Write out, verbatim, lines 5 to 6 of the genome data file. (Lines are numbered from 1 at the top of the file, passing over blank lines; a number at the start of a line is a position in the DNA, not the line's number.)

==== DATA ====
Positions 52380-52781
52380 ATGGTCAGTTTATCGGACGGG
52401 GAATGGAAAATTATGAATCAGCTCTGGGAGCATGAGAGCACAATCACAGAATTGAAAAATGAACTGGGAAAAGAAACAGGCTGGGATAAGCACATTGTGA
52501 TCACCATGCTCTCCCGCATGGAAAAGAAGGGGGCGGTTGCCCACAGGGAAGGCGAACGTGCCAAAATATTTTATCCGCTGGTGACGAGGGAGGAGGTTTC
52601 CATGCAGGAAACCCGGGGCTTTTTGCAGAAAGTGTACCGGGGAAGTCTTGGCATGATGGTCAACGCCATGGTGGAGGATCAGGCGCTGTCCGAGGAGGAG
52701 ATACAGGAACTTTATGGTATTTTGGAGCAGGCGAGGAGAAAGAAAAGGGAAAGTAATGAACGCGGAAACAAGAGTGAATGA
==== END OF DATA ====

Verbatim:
52601 CATGCAGGAAACCCGGGGCTTTTTGCAGAAAGTGTACCGGGGAAGTCTTGGCATGATGGTCAACGCCATGGTGGAGGATCAGGCGCTGTCCGAGGAGGAG
52701 ATACAGGAACTTTATGGTATTTTGGAGCAGGCGAGGAGAAAGAAAAGGGAAAGTAATGAACGCGGAAACAAGAGTGAATGA